A US federal judge has thrown out a court case accusing AOL and some of its executives of insider trading following a mass repurchasing of shares in 2011.
The claimants in the case say they lost a large amount of money when the company bought back 14.8 million shares without revealing that $1 billion (£640 million) worth of patents would be sold to Microsoft months later.
The Microsoft deal sent AOL's stock price surging 43 per cent in just one day, a profit that those who had sold their shares in the repurchase missed out on.
The plaintiffs had argued that knowledge of the impending deal allowed AOL, along with its CEO Tim Armstrong and former CFO Arthur Minson, to buy the company stock at a big discount.
However, Judge Denise Cote concluded that "the complaint's conspiracy theory is mere speculation," in her 18 page opinion. Cote added that the fillings had failed to identify a clear example where AOL execs had misled investors prior to the patent sale being announced in April 2012.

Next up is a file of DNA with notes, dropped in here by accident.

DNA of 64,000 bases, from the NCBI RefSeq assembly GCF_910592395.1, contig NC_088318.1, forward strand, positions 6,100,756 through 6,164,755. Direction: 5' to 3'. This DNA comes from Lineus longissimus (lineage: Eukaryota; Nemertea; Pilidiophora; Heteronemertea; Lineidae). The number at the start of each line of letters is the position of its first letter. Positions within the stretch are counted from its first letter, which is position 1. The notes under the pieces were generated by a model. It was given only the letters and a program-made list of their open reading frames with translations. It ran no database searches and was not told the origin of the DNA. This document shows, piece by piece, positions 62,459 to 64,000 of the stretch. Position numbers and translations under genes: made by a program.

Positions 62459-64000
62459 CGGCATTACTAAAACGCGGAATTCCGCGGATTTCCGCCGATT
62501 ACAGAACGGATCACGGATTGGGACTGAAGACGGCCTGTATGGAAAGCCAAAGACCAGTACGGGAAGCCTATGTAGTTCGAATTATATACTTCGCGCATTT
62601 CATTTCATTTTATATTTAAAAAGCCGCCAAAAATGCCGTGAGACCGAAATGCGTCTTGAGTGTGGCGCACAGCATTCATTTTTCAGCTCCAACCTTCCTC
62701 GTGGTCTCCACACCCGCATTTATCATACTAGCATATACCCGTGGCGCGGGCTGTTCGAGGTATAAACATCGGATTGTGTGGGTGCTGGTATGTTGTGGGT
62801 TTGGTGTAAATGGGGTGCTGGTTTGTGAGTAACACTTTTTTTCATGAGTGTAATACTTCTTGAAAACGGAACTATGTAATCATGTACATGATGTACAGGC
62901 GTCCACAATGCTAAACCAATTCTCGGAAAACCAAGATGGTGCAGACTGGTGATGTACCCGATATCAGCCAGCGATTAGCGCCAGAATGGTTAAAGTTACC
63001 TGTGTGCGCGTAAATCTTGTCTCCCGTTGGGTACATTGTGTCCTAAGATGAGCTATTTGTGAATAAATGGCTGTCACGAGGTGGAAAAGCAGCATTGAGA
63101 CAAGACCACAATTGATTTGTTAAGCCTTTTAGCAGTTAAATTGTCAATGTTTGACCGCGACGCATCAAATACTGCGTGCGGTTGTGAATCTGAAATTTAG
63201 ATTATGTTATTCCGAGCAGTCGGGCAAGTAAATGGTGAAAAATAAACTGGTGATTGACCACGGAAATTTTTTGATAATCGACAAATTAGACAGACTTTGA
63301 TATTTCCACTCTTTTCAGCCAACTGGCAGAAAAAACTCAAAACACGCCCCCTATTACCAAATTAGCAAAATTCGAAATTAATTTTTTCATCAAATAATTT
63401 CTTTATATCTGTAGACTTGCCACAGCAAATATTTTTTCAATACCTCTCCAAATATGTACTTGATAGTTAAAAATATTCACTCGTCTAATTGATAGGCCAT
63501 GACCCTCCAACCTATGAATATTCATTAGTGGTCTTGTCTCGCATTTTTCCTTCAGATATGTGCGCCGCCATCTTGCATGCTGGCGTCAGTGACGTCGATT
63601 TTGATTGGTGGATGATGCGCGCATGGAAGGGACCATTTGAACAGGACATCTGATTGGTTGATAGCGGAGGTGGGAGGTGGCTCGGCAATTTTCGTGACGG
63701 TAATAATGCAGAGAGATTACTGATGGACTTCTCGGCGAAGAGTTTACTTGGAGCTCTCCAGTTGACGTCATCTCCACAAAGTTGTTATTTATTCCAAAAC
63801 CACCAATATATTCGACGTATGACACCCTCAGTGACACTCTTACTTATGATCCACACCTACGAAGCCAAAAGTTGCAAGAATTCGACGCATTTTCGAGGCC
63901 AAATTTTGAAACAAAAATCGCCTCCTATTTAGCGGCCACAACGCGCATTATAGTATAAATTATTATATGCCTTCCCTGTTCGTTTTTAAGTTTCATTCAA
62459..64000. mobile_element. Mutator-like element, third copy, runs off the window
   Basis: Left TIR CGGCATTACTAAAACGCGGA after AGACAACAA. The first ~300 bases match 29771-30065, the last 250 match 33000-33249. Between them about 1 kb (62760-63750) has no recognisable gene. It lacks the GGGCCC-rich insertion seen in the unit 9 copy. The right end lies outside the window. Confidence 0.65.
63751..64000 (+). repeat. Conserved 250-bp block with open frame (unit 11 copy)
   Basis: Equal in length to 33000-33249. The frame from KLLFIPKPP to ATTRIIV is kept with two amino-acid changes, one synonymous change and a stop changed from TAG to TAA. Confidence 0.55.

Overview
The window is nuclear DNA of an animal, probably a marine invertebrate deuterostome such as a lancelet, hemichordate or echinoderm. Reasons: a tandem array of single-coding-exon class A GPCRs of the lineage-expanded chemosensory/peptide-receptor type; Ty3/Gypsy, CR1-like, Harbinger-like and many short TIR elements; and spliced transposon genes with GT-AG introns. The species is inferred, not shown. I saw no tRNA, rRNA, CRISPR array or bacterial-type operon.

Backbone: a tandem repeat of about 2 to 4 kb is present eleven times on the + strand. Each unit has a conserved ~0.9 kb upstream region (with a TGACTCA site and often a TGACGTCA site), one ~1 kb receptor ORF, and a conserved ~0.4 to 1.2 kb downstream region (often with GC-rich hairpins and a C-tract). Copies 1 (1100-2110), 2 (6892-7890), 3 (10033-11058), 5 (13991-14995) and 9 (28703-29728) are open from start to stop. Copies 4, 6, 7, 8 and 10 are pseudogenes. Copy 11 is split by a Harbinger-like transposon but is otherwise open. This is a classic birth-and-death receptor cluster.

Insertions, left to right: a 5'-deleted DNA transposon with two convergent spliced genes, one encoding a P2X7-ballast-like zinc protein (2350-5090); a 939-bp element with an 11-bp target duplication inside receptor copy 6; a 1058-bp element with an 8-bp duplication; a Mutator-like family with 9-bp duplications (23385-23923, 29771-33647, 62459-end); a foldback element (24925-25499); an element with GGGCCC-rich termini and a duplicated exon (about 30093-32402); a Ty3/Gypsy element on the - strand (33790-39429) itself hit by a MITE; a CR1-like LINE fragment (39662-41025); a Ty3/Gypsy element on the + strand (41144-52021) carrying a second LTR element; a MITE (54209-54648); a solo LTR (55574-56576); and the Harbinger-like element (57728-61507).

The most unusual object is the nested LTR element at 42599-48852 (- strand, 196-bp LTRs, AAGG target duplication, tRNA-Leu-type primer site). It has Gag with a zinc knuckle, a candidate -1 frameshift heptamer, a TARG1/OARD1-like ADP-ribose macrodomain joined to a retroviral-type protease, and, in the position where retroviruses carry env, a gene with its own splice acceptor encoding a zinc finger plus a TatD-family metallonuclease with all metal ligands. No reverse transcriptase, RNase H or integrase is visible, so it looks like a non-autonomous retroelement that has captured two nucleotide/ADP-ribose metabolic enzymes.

"The remaining allegations in the complaint simply provide no basis for an assertion that AOL and Microsoft reached a secret deal for the sale of the patents months before the auction was conducted," Cote wrote.
Furthermore, the judge said that AOL disclosures and press reports preceding the sale revealed that the company was working to sell patents and so "render implausible any suggestion that the public was not aware that AOL possessed an extremely valuable patent portfolio".